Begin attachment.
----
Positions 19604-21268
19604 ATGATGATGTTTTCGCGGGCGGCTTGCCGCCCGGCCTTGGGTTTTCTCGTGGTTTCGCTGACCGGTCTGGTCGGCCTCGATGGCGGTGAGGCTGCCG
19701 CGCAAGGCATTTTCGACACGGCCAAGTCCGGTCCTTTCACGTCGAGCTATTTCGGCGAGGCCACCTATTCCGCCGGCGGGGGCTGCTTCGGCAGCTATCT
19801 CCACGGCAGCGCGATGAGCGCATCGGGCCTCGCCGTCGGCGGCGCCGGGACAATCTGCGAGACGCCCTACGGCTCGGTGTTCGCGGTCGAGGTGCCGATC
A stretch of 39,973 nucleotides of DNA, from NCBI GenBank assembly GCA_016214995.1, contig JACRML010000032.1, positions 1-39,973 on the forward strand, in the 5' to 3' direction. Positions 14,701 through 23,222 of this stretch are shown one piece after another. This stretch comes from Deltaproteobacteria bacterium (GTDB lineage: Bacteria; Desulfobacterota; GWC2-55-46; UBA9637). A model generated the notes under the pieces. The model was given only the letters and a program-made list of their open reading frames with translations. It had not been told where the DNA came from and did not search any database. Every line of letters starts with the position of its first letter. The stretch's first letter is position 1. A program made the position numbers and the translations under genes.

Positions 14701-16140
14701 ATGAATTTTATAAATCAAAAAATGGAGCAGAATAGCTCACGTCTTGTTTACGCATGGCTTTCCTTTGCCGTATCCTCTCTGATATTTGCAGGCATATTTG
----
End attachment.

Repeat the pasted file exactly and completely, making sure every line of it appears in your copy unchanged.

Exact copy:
Positions 19604-21268
19604 ATGATGATGTTTTCGCGGGCGGCTTGCCGCCCGGCCTTGGGTTTTCTCGTGGTTTCGCTGACCGGTCTGGTCGGCCTCGATGGCGGTGAGGCTGCCG
19701 CGCAAGGCATTTTCGACACGGCCAAGTCCGGTCCTTTCACGTCGAGCTATTTCGGCGAGGCCACCTATTCCGCCGGCGGGGGCTGCTTCGGCAGCTATCT
19801 CCACGGCAGCGCGATGAGCGCATCGGGCCTCGCCGTCGGCGGCGCCGGGACAATCTGCGAGACGCCCTACGGCTCGGTGTTCGCGGTCGAGGTGCCGATC
A stretch of 39,973 nucleotides of DNA, from NCBI GenBank assembly GCA_016214995.1, contig JACRML010000032.1, positions 1-39,973 on the forward strand, in the 5' to 3' direction. Positions 14,701 through 23,222 of this stretch are shown one piece after another. This stretch comes from Deltaproteobacteria bacterium (GTDB lineage: Bacteria; Desulfobacterota; GWC2-55-46; UBA9637). A model generated the notes under the pieces. The model was given only the letters and a program-made list of their open reading frames with translations. It had not been told where the DNA came from and did not search any database. Every line of letters starts with the position of its first letter. The stretch's first letter is position 1. A program made the position numbers and the translations under genes.

Positions 14701-16140
14701 ATGAATTTTATAAATCAAAAAATGGAGCAGAATAGCTCACGTCTTGTTTACGCATGGCTTTCCTTTGCCGTATCCTCTCTGATATTTGCAGGCATATTTG